Here are a few examples of meaningful lifestyle changes that have worked for some of my clients:

  • Consuming only 1 glass of alcohol on weekend days and abstaining from drinks during the week to reduce the risk of breast cancer
  • Doing yoga on the peloton app once a week to reduce stress
  • Making half of a plate vegetables at lunch and dinner to meet micronutrient needs and feel better
  • Removing junk food from the house to add more nutrient-dense foods to the diet
  • Meal prepping every Sunday so that there are always cut up veggies and meals that support good health
  • Walking to school to feel better and improve academic performance (exercise improves learning and memory)
  • Blocking workout times in a google calendar so exercise and self-care is a priority
  • Switching soda for sparkling water to reduce the likelihood of developing high blood sugar
  • Making a triathlon club bike session part of the weekly schedule to garner more social engagement and to get more exercise (exercise reduces adverse health events)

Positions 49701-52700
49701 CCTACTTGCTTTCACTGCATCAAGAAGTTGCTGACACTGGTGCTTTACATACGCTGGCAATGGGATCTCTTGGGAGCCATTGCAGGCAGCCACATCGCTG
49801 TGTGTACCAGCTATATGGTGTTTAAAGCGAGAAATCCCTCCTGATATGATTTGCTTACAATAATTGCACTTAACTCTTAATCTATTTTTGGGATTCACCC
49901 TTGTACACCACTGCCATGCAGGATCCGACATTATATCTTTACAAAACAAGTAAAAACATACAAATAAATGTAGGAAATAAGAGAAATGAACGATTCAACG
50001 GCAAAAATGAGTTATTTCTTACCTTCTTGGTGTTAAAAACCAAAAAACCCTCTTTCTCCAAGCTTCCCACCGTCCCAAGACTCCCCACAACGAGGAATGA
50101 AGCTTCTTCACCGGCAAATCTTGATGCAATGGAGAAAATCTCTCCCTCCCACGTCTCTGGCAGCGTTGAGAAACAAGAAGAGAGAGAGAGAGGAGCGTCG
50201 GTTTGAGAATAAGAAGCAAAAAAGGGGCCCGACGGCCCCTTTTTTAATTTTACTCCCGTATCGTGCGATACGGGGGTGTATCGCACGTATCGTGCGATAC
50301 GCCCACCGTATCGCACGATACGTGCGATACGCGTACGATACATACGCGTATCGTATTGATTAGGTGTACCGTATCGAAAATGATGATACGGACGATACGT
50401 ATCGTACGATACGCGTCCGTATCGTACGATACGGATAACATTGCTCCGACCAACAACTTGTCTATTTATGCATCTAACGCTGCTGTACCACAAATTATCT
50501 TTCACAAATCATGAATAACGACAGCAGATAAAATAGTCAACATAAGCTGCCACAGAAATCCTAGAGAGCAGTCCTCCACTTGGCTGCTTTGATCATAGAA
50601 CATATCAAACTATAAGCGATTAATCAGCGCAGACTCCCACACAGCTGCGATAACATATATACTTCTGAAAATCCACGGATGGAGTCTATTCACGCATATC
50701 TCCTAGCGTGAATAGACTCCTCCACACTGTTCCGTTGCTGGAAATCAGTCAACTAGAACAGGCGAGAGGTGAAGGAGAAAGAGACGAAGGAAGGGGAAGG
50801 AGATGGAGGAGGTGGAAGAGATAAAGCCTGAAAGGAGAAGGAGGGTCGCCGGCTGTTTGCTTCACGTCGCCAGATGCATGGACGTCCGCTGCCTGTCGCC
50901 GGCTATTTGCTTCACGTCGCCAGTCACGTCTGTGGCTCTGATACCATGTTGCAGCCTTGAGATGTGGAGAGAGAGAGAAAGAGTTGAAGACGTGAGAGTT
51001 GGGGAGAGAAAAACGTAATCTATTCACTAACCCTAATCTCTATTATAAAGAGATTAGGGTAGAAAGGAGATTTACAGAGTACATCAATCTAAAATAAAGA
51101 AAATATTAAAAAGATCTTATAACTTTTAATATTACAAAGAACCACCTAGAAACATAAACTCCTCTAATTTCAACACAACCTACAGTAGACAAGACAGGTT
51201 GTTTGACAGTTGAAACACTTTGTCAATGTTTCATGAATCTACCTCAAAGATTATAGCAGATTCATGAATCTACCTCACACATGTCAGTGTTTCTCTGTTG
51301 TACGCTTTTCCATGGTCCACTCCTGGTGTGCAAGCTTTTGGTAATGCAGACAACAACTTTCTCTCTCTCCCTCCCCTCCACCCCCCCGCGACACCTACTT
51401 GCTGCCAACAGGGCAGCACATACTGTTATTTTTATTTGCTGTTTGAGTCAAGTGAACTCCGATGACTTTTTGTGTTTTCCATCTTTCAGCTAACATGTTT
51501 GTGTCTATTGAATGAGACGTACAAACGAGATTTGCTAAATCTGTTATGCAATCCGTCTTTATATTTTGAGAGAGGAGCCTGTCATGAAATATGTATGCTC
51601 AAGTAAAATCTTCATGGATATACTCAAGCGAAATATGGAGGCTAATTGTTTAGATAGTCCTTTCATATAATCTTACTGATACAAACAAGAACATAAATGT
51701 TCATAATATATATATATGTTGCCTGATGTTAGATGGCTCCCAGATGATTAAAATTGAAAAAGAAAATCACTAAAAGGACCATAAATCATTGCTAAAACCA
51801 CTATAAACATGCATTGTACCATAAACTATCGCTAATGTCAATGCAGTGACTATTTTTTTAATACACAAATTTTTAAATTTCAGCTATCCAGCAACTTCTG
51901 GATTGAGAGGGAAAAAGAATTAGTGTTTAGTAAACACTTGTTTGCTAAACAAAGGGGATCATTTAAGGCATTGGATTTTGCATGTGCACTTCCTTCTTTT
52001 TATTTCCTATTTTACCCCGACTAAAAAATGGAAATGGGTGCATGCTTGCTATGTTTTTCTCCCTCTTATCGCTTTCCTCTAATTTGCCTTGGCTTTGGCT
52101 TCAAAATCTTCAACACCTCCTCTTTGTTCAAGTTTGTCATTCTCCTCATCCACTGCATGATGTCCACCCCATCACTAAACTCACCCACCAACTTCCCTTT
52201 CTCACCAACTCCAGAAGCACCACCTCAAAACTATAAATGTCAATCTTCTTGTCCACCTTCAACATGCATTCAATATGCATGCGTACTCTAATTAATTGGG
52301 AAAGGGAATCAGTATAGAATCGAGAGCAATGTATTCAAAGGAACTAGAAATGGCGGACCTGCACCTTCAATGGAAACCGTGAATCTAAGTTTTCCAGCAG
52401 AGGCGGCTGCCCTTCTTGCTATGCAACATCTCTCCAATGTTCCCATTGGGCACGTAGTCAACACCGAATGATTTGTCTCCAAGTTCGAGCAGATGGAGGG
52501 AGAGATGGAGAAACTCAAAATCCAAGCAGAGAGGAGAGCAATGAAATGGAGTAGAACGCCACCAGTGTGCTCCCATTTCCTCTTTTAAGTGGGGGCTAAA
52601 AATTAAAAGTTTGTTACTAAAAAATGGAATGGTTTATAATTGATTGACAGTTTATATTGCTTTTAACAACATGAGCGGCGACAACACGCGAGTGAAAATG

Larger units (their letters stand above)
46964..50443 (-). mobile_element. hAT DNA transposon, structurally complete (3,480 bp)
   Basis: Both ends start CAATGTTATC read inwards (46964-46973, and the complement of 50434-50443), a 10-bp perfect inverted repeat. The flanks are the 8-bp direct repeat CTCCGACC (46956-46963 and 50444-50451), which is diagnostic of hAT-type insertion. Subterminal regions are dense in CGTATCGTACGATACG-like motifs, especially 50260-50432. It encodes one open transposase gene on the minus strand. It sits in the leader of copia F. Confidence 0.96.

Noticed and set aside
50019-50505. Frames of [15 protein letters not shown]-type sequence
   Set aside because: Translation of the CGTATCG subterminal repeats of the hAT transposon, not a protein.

• Having at least 50% of friend meet-ups be non-food related (this results in more exercise, which is beneficial to health)

Bottom line: lifestyle changes are more likely to last for the long haul.

With a 95-97% failure rate, it really doesn’t make sense to invest your energy in a fad diet. Those just aren’t good odds.

Instead, look at how you can become a happier and healthier version of yourself. Take inventory of your habits and systems. Then identify ways that you can feel better and healthier for the foreseeable future. Then incorporate those lifestyle changes.


Katie Elliott is a Registered Dietitian Nutritionist. She is the founder of Elliott Performance and Nutrition, based in Aspen, Colorado. Katie works with clients nationwide via tele-health and provides counseling and exercise testing at Achieve Health and Performance.

Katie’s specialties include sports nutrition, nutrition for the prevention and treatment of disease, weight loss, and worksite wellness. She has coached athletes to several podium finishes as a Triathlon Coach.

In addition, Katie attended IMG Academies as a junior tennis player. She played Division I tennis at Davidson College. She has competed on numerous amateur world triathlon teams. Since 2004, Katie has won numerous overall amateur titles. She has been on 6 World Championship teams and has finished 2nd at two National Championships. Furthermore, Katie achieved a 6th place finish at the World Championship in her age group.

Contact her here: Katie Elliott, MS, RD.  Follow Katie on Instagram and Facebook:
@elliottnutrition
@elliottperformanceandnutrition